Borrowers also need to get rid of late payments listed on the credit report. Contact the creditors that report late payments and request a good faith adjustment that removes the late payments reported on your account.   Since you are a customer in good standing, the creditor may work with you. This may require more than one phone call. If you’re frustrated, rude or unclear with your request, you’re making it very difficult for the creditor’s representative to help you.  There are lenders that can help you with this process as well.  Contact my office for more details on Ann Arbor Area lenders or mortgage brokers that I have found to be helpful and competent.


A very important step is for consumers to rid themselves of any collection accounts by paying them off provided the collection agency agrees to delete them in return. Paying it off can otherwise actually lead to a decreased credit score due to the date of last activity getting updated to the current date when you pay. The consumer should contact the collector and request a letter explicitly stating their agreement to delete the account upon receipt or clearance of the payment. Although not all collection agencies will delete reporting, it’s certainly worth the effort.


Next, consumers should pay off past due amounts on delinquent accounts that are not in charge-off status. After that, I would advise getting rid of charge-offs and liens that are less than two years old. Charge-offs and liens that are older than 24 months do not affect your credit score nearly as much as ones under 24 months. But if they’re newer than 24 months, they can seriously damage your credit.  If you have both charge-offs and collection accounts, but have limited funds, I would advise paying off the past due balances first, then paying collection accounts that agree to remove all references to credit bureaus.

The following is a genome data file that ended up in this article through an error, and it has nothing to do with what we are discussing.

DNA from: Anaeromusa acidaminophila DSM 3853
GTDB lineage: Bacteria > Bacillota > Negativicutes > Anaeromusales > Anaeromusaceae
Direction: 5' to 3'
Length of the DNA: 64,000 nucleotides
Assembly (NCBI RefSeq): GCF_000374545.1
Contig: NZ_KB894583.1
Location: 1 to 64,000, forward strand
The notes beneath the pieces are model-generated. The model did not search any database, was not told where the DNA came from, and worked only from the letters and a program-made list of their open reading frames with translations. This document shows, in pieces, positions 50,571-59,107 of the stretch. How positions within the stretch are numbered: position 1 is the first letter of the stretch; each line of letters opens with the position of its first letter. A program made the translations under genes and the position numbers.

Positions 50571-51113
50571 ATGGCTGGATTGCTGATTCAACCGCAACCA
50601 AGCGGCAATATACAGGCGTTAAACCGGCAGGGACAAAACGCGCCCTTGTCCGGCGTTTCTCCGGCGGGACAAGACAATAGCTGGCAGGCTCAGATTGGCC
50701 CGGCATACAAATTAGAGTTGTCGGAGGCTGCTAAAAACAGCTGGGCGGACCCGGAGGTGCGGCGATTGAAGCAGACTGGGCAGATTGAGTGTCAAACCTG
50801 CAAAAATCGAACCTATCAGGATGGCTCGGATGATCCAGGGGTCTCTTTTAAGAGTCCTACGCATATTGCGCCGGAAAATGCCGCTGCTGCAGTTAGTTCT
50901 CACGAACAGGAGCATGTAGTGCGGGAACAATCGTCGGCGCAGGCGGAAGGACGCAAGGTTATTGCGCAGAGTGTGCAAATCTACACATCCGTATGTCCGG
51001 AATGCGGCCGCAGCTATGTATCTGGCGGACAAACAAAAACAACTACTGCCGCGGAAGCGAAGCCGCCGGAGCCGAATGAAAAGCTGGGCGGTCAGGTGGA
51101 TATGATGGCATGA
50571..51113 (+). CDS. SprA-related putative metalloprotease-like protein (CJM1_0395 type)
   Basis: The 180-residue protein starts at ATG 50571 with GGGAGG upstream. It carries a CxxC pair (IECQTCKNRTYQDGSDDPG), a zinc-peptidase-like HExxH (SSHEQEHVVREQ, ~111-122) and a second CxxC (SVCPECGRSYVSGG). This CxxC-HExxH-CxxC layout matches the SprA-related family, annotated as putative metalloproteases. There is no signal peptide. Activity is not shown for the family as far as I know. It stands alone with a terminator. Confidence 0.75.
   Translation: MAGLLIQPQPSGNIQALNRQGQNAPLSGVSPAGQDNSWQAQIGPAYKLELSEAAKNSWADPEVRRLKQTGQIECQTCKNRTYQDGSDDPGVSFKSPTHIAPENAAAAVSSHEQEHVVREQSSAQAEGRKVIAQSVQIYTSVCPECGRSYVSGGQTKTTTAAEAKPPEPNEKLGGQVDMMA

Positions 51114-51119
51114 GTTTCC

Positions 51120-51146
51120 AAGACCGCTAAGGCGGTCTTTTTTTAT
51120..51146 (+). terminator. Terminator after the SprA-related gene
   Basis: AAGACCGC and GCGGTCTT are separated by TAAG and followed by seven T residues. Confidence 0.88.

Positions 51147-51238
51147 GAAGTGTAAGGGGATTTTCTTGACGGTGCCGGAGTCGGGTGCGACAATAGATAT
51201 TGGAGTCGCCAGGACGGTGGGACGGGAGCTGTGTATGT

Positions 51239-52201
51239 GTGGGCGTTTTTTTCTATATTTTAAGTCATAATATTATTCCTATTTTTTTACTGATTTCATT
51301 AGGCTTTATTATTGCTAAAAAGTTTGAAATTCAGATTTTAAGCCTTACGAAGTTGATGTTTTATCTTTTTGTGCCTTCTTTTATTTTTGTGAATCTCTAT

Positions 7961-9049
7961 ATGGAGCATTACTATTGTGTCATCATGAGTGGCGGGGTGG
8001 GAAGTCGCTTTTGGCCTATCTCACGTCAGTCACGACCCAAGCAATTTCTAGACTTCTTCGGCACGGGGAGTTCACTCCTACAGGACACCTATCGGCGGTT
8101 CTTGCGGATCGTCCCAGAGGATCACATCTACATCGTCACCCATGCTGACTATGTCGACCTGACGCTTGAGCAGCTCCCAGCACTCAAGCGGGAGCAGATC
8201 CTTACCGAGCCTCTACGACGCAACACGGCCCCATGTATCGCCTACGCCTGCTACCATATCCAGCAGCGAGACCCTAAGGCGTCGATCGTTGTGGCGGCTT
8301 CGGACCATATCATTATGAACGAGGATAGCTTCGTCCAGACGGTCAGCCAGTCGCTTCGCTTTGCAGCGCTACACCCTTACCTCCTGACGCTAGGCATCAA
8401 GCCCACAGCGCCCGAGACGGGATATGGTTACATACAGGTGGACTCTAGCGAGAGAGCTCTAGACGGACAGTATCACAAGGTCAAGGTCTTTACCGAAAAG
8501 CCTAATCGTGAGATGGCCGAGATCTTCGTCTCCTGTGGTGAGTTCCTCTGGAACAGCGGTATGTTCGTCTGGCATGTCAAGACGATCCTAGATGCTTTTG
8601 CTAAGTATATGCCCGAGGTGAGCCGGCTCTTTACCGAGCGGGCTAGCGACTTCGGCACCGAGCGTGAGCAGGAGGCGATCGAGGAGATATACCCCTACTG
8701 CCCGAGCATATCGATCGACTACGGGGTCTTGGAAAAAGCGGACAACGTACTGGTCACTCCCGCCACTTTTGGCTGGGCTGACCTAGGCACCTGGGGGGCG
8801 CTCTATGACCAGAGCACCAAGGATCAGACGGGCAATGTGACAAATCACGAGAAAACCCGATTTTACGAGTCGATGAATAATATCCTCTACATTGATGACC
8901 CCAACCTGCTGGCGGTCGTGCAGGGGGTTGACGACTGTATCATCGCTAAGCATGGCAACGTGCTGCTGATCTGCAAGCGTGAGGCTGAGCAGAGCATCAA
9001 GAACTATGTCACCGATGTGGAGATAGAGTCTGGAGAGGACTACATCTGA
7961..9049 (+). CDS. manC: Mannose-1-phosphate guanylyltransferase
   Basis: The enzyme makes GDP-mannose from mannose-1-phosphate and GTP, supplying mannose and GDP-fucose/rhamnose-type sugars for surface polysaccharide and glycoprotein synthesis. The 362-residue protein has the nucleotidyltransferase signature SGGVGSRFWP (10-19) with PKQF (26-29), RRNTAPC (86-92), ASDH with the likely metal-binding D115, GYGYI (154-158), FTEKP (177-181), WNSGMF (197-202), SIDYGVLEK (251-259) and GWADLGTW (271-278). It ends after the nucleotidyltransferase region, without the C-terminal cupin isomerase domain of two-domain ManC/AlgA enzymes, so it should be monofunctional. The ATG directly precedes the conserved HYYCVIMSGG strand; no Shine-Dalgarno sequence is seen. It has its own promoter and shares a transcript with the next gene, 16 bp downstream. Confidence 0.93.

Individuals can positively affect their credit scores in as little as three weeks if your ambitious. It's just a matter of getting educated and focused on the best, fastest and most reliable course of action to raise one’s credit score.  If you are looking for a new Home, you might want to view new listings using the Realtors mls system by clicking here.  Other helpful credit tips can be viewed by click on this link.

Holding Title to a Home in Joint Tenancy

by Group One Realty Team - Real Estate One
How would you like to take title to your new home, Mr. and Mrs. Purchaser?" the attorney or title closing settlement officer asks.

Thinking fast, you ask, "Well, how do most married couples take title?"
The reply is usually something like: "Most couples take title in joint tenancy."

Not wanting to appear stupid or uninformed, you reply, "That's fine with us." But do you fully understand the implications of holding joint-tenancy title?

What Joint-Tenancy Means

>To be legally correct, joint-tenancy real estate ownership means "joint tenancy with right of survivorship." A few states require use of those exact words on the deed. But in most states, "joint tenancy" is sufficient.

Survivorship means the joint tenant who outlives the joint tenant co-owner(s) automatically receives the deceased's share of the property without probate court costs or delays. Probate court avoidance is considered the major joint-tenancy advantage.

All that is usually necessary to clear the title of a deceased joint tenant's name is to record a certified copy of the death certificate and an affidavit of survivorship with the local recorder of deeds.

The will of a deceased joint tenant has no effect on their joint-tenancy property. However, joint tenants still need a written will. In the event of simultaneous death of all the joint tenants, such as in a plane crash, the will of each deceased joint tenant determines who receives their share of the property.